Kevin Richardson the lion whisper
Kevin Richardson the lion whisper. Zoologist and animal behaviorist Kevin Richardson more than 10 years has been working with wild animals such as lions, cheetahs, leopards and hyenas. Richardson does not use the usual methods of animal training – he’s not trying to subjugate their will with the help of sticks and chains. Instead, he uses love, understanding and trust. Kevin has always shown an interest in all types of creatures large and small and from an early age at just 3, was breeding crickets under his bed and keeping a pet toad called “Paddatjie”. He grew from a young boy who cared for so many animals that he was called “The Bird Man of Orange Grove” in his home town to an adolescent who ran wild and, finally, to a man who is able to cross the divide between humans and predators.
As a self-taught animal behaviorist, Richardson has broken every safety rule known to humans when working with these wild animals. Flouting common misconceptions that breaking an animal’s spirit with sticks and chains is the best way to subdue them.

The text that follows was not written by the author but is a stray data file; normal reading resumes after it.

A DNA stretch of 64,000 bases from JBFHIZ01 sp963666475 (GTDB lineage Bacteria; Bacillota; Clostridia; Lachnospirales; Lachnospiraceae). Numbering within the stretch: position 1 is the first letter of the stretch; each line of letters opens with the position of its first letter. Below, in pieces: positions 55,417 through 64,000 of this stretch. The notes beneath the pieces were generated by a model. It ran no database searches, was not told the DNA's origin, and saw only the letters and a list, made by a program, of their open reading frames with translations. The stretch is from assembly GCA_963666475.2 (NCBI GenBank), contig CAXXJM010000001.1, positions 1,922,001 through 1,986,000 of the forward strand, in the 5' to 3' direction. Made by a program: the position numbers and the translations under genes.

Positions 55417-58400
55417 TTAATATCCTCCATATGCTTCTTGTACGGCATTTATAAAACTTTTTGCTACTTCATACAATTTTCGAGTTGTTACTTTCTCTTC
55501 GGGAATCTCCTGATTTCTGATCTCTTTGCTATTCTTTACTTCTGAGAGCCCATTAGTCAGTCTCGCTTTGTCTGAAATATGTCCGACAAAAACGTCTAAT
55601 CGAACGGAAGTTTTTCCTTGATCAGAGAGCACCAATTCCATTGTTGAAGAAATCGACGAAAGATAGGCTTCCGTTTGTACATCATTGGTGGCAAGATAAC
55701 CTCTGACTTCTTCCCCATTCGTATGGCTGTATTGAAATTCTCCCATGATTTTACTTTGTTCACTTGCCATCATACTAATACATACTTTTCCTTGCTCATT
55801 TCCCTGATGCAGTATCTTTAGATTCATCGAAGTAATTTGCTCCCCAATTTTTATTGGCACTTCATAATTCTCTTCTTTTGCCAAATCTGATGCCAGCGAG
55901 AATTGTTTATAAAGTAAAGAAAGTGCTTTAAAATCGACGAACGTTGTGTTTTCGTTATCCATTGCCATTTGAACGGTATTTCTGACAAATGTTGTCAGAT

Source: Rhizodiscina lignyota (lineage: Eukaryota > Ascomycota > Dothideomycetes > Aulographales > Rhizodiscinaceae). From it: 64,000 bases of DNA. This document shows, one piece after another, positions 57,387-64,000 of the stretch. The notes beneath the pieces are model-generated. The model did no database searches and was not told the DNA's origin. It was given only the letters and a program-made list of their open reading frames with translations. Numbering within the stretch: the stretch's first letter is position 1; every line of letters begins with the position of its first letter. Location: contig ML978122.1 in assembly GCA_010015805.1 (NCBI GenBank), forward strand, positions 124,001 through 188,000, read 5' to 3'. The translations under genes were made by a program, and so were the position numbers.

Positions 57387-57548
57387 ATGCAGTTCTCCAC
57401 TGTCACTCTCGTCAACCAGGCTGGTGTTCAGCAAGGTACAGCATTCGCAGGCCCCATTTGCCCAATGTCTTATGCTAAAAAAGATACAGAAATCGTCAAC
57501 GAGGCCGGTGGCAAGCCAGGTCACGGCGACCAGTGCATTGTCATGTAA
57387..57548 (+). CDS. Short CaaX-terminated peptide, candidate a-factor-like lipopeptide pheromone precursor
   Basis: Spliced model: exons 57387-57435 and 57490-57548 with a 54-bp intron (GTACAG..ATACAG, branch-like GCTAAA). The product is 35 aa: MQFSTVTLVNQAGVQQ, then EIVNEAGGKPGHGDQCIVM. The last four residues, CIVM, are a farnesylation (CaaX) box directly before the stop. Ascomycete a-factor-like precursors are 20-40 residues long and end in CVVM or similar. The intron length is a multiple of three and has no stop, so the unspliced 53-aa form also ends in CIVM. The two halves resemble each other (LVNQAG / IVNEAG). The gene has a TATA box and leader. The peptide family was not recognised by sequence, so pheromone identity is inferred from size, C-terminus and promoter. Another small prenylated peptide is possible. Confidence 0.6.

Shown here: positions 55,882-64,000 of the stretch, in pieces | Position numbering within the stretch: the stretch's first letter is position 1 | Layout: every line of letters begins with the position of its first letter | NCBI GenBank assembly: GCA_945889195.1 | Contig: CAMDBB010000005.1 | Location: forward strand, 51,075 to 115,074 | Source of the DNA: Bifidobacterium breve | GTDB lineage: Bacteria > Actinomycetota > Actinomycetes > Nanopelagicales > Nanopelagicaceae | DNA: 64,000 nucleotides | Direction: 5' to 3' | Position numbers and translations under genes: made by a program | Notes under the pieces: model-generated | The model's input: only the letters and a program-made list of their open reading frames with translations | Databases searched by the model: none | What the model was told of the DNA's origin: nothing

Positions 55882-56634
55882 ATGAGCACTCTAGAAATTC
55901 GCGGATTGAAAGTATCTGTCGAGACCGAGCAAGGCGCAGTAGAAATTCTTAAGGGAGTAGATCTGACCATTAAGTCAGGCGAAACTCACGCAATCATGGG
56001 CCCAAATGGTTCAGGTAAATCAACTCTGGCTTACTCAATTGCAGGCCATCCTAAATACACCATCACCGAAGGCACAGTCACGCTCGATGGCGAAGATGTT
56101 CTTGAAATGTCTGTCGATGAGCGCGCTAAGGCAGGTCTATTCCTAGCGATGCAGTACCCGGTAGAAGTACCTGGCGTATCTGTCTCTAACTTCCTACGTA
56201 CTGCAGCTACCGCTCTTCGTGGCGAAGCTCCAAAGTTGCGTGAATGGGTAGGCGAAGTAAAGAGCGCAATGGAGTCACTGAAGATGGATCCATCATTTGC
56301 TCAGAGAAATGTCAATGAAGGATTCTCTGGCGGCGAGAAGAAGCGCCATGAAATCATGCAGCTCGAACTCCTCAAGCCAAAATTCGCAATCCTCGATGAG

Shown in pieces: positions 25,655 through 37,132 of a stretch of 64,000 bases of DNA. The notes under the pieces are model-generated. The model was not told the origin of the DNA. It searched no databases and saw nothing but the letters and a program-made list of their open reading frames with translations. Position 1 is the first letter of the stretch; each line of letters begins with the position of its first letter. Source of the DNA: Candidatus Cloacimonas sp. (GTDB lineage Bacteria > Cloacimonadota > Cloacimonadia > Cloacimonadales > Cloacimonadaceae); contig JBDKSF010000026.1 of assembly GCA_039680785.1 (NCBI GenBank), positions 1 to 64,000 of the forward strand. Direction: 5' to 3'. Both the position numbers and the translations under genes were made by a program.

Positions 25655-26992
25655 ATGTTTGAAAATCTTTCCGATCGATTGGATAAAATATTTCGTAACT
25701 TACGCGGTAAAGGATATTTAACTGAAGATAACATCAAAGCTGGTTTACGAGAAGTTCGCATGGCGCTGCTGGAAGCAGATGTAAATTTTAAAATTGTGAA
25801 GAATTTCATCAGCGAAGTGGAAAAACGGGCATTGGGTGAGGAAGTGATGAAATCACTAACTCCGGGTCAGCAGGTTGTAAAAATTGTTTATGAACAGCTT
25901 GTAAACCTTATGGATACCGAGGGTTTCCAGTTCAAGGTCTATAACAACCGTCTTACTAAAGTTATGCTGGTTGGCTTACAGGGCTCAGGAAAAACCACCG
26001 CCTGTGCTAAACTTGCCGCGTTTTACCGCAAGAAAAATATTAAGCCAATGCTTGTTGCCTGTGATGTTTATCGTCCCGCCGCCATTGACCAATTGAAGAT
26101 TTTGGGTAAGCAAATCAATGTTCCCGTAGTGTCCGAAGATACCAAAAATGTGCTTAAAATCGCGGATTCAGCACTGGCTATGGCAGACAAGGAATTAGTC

Unusual method of caring for animals spawned deep affection between Kevin and his pets. He sleeps in the paws of lions, nursed with newborn puppies of hyenas and swims with a lioness. Richardson is working with the big cats and relies on instinct instead of the usual rules. Along with the lions, he works with cheetahs, leopards and hyenas. He prefers lions to any other big cat. His relationship with animals, however, are not created instantaneously. They are the result of long work. With the majority of lions, with whom he works now, he has met, back when they were cubs.
Richardson shows that lions and any other wild animals have faces, feelings, and the characters of social creatures. He shows that different species can interact together, just based on mutual understanding and mutual trust. This does not mean that there is no danger. Richardson throughout his career, has been hurt not once.
Richardson quickly learned about the dangers adult lion poses. One of four lions pinched and bit him, then it let him go. Since then, Richardson relies on his instincts and avoid close contact with animals, when he feels that there is something wrong. In another incident, the Lions were in a good mood. Then two 180-kilogram lions threw Richardson on the ground, and the other lioness jumped on him. They slightly marred his face.